Container Shipping Facing Choppy Waters

Image Courtesy: Pixabay

The container shipping industry will have to ride out a bumpy period amid an anticipated seasonal decline in volumes spilling into the first quarter of next year and growing supply of ships.

According to BIMCO, handling this will be a recurring seasonal challenge.

“Bearing in mind that freight rates are still dropping in mid-October, so striking the right balance must be a priority to stop declining profits. The rates on key trades have once again become so low that any profits have evaporated,” BIMCO said in its outlook for the sector.

The average spot rates for US and Europe bound routes have dropped by 22% since the end of July.

As highlighted, despite brisk demand spot rates have fallen significantly as liner companies ‘test’ the strength of the market by deploying tonnage into the trades until the freight rates drop.

“Only by doing that, can they reveal the true strength of demand. Despite running regular service cuts around Chinese Golden week in early October, an event which brings down demand – freight rates kept falling,” BIMCO said.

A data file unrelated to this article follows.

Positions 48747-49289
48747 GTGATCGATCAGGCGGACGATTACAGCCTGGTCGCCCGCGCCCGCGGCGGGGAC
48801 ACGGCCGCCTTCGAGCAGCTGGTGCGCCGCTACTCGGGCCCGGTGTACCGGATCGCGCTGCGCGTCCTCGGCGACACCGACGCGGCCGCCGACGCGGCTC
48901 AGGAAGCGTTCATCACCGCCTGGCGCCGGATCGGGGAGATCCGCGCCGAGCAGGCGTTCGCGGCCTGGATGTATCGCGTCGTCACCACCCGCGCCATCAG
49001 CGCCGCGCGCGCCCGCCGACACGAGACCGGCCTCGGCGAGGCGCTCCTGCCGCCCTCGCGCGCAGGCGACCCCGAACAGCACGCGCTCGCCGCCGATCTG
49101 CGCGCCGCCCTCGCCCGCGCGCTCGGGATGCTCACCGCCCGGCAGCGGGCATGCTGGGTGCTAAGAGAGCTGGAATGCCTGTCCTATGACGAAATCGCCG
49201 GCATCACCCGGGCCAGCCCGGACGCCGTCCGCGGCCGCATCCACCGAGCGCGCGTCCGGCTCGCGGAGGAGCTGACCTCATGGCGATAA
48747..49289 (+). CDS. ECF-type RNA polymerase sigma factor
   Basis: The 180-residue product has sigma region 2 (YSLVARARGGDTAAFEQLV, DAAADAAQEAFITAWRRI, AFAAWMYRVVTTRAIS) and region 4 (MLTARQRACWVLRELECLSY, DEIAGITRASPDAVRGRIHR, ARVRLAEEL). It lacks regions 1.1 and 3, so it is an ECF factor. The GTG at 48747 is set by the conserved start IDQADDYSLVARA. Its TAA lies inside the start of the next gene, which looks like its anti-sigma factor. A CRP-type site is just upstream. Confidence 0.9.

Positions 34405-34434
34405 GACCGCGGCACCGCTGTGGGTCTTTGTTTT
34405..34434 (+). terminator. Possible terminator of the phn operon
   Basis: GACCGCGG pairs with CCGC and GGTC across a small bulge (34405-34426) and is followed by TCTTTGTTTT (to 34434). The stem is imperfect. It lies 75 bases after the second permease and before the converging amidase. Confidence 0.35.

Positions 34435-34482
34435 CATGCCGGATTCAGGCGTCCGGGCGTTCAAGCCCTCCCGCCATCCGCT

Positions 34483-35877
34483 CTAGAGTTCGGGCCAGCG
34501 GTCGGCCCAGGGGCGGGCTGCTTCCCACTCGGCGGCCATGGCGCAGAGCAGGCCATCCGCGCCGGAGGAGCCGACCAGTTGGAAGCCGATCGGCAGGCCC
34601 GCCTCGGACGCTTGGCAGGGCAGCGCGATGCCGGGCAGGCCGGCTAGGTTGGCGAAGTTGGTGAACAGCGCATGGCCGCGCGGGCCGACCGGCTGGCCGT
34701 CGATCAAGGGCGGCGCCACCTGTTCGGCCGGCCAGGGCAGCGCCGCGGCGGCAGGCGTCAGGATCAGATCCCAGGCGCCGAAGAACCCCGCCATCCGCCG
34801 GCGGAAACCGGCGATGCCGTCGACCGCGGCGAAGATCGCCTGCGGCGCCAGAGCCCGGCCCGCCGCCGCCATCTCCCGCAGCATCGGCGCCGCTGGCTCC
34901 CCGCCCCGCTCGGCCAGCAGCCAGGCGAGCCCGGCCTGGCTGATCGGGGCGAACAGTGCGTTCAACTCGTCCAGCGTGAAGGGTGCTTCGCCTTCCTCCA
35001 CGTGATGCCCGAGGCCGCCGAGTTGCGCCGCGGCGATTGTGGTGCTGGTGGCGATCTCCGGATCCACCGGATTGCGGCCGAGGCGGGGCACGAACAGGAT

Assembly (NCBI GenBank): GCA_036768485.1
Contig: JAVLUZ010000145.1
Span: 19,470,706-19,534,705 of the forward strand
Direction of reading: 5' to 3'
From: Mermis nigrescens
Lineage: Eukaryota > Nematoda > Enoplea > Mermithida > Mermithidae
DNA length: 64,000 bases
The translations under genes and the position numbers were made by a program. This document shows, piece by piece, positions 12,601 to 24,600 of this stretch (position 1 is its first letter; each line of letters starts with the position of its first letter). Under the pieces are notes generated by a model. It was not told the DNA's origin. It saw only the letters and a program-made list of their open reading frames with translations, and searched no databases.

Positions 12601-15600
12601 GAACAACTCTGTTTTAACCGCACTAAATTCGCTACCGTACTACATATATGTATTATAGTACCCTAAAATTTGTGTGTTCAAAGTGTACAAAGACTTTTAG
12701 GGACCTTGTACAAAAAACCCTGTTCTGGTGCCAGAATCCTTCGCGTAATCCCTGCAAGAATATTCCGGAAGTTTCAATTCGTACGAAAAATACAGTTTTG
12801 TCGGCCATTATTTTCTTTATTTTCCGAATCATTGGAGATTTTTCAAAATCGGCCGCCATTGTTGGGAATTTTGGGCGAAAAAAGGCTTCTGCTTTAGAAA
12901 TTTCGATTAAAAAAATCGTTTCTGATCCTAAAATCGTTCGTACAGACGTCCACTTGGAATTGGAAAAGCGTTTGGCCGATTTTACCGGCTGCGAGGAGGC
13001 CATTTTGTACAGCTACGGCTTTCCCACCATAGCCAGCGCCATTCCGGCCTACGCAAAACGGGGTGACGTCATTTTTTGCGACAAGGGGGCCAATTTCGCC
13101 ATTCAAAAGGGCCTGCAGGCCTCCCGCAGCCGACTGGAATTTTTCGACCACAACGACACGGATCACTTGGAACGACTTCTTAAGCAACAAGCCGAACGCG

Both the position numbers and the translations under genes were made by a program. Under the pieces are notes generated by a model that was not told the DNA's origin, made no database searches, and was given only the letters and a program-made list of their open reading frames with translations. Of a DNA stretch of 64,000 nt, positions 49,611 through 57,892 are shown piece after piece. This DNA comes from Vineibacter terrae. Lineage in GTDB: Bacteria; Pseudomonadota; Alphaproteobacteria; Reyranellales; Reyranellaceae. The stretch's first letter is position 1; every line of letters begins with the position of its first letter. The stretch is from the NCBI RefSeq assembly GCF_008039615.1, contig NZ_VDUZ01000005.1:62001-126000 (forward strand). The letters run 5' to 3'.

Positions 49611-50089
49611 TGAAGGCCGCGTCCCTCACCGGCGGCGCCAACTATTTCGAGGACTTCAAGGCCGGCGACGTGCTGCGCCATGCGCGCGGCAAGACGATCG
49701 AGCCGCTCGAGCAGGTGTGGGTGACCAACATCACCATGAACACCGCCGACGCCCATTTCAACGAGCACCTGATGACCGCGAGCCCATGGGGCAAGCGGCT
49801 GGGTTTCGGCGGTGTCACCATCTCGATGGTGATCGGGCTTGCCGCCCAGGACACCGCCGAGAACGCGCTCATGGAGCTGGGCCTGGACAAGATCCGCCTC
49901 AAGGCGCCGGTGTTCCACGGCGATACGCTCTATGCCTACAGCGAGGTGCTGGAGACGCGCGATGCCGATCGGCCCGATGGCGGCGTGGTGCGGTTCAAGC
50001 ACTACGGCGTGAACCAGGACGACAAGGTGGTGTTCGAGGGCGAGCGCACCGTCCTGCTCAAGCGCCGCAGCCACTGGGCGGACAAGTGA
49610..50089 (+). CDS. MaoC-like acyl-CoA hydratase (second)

During the months of May through to September, the idle fleet dropped further to reach 495,000 TEU by October 2, 2017.

“Now that we are entering the winter season where the transported volumes always go down from Q3, the management of deployed capacity on individual trades and throughout the entire network will be essential to limit losses,” BIMCO highlighted.

Overcapacity is expected to remain an industry challenge for years to come and keeping sailing speeds at present levels will be critical for the recovery to stay on track.

On the supply side, it has been a steady year in terms of newbuild deliveries into the container shipping fleet, with 898,000 TEU delivered in the first nine months of the year. BIMCO expects 1.1 million TEU to be delivered for the full year. This is more than the 905,000 TEU that was delivered in 2016, but it is likely to be on a par with 2018-
deliveries.

With regard to demolition, during the nine-month period, some 356,000 TEU was sold to shipbreakers.

As opposed to 2016, the demolished ships have become older again (up from 19 to 21 years on average) and they have become smaller in size.

2016: Average size 3,373 TEU – Average year built 1997 (19 years old)
2017: Average size 2,891 TEU – Average year built 1996 (21 years old).

In total, this brings BIMCO’s fleet growth forecast for 2017 to 3.3%.

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